The book thus studies how diversity of opinion - seemingly made dangerous by its public nature in an age of extensive print, new communicative practices, frequent elections, civic conflict, a financial revolution and religious division - could be accommodated peacefully within the state. It argues that partisanship shaped the political culture in innovating ways but also that such a culture explored means of containing the resulting passion and party rage. The book pursues the relationship between the style, language and content of public discussion between the 1670s and 1720, with a particular stress on the reign of Anne, during which division was both intensely bitter and widespread. It aims to connect a number of different strands - political, intellectual, literary, economic, social and religious - by focusing on how public discourse operated to legitimise or undermine authority and allegiance. My analysis situates the political culture of the later Stuart period as one of transition, towards new ways of talking and acting, towards new anxieties about how the abuse of words imperilled political choice. It is thus part of a larger narrative about the development of a representative society. By that I mean a society (not democratic) in which public representation, definedbothas a political concept and as a mode of communication, was key to the justification and exercise of power. This involved a curious re-blending of monarchy, aristocracy and democracy, the combination of which produced something rather extraordinary, centered around a representational form of politics. As Montesquieu recognised when trying to classify it, the British system that emerged in this period, particularly after 1689, was a fascinating, delicately-balanced hybrid, reliant for the preservation of its liberty on a potentially tyrannous public that nevertheless checked itself through the party system.6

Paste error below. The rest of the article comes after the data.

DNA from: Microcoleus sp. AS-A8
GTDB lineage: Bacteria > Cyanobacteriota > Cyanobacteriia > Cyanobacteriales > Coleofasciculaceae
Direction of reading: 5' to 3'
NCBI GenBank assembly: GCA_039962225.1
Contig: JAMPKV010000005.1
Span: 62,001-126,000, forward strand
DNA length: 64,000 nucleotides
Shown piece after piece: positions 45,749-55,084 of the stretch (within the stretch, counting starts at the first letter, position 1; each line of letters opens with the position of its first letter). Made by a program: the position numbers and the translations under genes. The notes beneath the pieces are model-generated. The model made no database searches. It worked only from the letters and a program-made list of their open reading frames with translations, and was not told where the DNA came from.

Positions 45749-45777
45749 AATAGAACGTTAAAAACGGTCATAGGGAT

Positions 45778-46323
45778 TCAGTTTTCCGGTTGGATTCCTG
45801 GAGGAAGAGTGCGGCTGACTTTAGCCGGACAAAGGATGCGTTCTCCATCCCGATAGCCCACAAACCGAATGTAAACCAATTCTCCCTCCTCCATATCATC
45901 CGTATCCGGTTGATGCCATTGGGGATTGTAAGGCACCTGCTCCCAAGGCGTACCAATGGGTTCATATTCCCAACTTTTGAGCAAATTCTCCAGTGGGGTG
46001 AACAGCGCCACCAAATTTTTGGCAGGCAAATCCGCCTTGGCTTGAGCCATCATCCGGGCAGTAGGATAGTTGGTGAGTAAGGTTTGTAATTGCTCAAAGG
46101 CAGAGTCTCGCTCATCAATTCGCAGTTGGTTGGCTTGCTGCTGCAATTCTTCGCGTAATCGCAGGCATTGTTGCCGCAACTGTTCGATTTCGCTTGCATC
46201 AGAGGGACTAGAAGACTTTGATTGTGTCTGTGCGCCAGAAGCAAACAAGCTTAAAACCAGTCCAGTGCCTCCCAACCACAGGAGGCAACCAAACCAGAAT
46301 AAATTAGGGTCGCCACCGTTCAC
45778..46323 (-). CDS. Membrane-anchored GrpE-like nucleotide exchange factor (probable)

By studying both the inventiveness of, and anxieties heightened and created by, the publicly partisan political culture the book also seeks to engage with problems inherent in all representative societies: how are voters best informed? How, if at all, does the language of politics aid or enlighten public choice? How can political judgement best be inculcated? Is partisanship a positive or negative force? Later Stuart political culture thus posed and sought to answer timeless questions about the nature of representation.7 It explored the relationship between the represented and their representatives, the claims of minorities to represent the whole, the means by which opinion could be determined, and how misrepresentation might be avoided.